Warmer temperatures across the region from climate change are making insect pests hungrier. That’s according to a new study published in the journal Science.
Curtis Deutsch is a Professor of Oceanography at the University of Washington, and one of the authors of the study. He said for every degree Celsius that temperatures rise above the global historical average, crops lost to insects will increase by 10 to 25 percent.
“If you’re sort of the average person that has plenty to eat, it probably means that prices will just go up a bit,” said Deutsch. “If you’re the average person that doesn’t have enough to eat, it’s likely that you’ll go hungrier.”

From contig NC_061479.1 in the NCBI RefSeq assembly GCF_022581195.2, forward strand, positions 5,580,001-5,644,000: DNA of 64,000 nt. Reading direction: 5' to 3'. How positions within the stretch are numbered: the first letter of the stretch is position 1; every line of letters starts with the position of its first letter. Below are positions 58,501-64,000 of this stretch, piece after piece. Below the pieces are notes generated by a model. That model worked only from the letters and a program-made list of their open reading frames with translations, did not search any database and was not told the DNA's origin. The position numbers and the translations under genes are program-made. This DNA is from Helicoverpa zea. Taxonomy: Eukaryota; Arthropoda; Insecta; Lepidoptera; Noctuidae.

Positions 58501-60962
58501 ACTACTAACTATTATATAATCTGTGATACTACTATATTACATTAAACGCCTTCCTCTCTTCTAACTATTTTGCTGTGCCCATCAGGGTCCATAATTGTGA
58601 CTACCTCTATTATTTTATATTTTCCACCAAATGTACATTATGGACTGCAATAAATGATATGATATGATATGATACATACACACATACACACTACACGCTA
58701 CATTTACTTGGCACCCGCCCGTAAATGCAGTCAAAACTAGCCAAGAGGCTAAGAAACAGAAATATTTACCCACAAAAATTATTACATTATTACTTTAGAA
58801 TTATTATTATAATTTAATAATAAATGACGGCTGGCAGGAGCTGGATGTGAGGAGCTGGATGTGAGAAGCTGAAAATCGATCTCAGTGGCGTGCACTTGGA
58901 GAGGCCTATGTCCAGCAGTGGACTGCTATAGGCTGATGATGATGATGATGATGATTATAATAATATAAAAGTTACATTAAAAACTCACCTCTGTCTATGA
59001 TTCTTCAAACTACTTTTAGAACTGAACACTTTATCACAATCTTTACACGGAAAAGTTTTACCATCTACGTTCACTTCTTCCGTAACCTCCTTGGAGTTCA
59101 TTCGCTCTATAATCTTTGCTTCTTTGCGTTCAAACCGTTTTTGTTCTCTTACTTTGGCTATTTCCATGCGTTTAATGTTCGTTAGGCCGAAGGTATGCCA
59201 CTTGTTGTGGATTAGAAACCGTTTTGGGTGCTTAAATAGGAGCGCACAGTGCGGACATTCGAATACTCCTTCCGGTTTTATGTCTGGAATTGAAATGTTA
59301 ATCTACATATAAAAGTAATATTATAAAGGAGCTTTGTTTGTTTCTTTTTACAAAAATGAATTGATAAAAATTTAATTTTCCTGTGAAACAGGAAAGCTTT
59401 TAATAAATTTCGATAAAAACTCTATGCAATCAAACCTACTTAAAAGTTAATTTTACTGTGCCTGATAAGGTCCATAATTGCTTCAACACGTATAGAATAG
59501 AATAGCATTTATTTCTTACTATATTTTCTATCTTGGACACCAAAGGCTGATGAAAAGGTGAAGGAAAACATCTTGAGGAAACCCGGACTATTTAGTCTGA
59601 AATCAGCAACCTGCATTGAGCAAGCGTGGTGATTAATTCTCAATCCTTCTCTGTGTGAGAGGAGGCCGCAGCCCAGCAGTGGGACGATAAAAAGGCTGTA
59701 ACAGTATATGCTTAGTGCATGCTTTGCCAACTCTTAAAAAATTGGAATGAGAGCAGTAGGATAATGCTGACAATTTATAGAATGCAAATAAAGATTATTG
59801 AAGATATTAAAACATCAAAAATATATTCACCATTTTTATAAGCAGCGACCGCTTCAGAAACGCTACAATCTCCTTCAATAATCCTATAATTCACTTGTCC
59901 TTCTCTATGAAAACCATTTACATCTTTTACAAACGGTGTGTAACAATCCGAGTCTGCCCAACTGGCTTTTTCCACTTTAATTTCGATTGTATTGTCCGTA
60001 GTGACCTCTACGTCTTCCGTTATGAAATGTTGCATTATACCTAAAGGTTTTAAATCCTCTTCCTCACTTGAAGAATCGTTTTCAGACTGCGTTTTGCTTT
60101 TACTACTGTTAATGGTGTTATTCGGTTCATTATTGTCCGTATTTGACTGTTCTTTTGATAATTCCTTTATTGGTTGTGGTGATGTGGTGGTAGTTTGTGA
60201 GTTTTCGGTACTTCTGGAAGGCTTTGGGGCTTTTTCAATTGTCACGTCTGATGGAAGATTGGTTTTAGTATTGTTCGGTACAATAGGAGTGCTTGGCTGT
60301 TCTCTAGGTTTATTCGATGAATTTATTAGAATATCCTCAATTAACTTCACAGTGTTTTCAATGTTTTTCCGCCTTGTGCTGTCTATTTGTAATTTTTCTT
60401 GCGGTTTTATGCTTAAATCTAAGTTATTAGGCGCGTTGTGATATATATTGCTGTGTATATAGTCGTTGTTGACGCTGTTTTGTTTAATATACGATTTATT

The research said higher temperatures make insect pests eat more because it speeds of their metabolisms. It also speeds up their life cycles, so they reproduce more quickly.
The study focused on wheat, corn and rice, since they make up almost half of the calories humans eat. But Deutsch said most crops will feel the impacts of hungrier bugs.
And to make matters worse he said if farmers turn to more pesticides, that could hurt other organisms—like insects that eat the pests, or humans.
This story was produced by the Mountain West News Bureau, a collaboration between Wyoming Public Media, Boise State Public Radio in Idaho, Yellowstone Public Radio in Montana, KUER in Salt Lake City and KRCC and KUNC in Colorado.